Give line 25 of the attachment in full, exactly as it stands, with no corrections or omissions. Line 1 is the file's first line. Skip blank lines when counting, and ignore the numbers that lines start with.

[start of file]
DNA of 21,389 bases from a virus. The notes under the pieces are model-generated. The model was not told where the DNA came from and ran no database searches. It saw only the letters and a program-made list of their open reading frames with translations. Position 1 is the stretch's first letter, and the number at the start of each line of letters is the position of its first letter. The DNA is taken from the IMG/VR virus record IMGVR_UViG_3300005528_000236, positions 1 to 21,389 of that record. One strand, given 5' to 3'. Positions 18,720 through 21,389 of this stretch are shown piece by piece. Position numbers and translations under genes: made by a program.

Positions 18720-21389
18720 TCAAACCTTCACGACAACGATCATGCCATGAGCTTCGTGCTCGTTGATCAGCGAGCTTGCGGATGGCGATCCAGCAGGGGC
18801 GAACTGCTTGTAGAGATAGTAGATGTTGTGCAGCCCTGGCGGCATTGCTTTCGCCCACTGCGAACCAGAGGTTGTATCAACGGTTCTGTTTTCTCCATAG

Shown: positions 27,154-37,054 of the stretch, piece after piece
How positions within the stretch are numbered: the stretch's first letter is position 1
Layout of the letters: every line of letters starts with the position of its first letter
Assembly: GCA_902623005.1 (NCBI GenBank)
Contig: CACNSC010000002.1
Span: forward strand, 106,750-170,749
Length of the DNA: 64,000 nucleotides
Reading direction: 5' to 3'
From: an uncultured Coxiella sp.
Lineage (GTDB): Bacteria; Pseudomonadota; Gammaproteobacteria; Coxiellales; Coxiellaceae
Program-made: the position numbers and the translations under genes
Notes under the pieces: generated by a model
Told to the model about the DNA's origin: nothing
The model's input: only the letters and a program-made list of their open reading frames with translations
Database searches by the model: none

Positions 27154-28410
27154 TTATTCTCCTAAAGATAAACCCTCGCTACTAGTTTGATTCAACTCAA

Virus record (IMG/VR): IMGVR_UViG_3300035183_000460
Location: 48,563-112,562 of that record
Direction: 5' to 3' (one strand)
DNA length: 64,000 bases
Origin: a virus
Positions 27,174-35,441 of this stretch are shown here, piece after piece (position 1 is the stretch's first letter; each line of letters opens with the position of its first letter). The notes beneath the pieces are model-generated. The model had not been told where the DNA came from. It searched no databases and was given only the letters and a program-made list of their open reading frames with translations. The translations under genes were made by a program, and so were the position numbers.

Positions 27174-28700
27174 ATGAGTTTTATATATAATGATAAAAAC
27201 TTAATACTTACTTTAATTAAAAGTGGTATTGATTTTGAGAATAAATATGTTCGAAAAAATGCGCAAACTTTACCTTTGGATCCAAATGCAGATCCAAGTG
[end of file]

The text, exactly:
DNA length: 64,000 bases